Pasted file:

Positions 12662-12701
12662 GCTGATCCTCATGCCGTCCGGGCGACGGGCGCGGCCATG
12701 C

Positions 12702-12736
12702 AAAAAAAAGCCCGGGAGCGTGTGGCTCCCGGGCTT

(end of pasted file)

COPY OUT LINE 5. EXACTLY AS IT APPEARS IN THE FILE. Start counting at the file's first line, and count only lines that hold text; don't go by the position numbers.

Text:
12702 AAAAAAAAGCCCGGGAGCGTGTGGCTCCCGGGCTT